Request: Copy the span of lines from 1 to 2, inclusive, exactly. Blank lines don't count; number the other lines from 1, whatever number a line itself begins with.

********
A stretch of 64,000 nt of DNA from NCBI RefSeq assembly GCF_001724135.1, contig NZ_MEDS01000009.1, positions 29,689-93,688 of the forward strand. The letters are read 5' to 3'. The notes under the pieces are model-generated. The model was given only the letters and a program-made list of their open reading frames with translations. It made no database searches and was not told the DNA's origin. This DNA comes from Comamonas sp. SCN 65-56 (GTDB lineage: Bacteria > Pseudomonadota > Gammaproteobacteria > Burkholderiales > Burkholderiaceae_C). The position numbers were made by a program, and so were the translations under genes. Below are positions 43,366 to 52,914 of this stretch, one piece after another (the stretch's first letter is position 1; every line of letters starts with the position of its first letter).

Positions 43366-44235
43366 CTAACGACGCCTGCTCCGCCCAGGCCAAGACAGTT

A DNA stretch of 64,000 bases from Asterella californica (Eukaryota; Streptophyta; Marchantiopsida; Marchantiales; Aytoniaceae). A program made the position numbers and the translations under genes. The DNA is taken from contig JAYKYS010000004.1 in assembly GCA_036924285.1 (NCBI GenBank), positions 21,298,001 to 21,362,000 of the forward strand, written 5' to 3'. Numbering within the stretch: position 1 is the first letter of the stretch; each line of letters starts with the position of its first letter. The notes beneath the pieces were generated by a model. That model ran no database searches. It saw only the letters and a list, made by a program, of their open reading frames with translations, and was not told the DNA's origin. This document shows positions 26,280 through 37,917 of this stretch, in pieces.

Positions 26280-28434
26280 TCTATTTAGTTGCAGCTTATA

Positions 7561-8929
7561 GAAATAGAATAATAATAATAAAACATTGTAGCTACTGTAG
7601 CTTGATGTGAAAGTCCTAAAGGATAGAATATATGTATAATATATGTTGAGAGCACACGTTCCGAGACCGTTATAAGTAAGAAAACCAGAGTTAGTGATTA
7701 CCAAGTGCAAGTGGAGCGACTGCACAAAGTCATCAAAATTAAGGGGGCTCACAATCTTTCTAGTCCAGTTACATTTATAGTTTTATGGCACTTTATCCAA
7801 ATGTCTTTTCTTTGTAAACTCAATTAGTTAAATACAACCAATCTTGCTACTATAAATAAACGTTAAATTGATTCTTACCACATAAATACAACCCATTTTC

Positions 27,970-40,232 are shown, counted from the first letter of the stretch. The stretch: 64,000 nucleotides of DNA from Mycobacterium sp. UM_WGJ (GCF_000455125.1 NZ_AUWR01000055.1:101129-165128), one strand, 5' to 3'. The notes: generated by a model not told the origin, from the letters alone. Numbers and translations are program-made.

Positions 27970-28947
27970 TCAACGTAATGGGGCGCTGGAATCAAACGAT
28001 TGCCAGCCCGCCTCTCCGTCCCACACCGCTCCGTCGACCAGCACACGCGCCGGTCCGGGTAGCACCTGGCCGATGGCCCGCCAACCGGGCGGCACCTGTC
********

A stretch of 64,000 nt of DNA from NCBI RefSeq assembly GCF_001724135.1, contig NZ_MEDS01000009.1, positions 29,689-93,688 of the forward strand. The letters are read 5' to 3'. The notes under the pieces are model-generated. The model was given only the letters and a program-made list of their open reading frames with translations. It made no database searches and was not told the DNA's origin. This DNA comes from Comamonas sp. SCN 65-56 (GTDB lineage: Bacteria > Pseudomonadota > Gammaproteobacteria > Burkholderiales > Burkholderiaceae_C). The position numbers were made by a program, and so were the translations under genes. Below are positions 43,366 to 52,914 of this stretch, one piece after another (the stretch's first letter is position 1; every line of letters starts with the position of its first letter).

Positions 43366-44235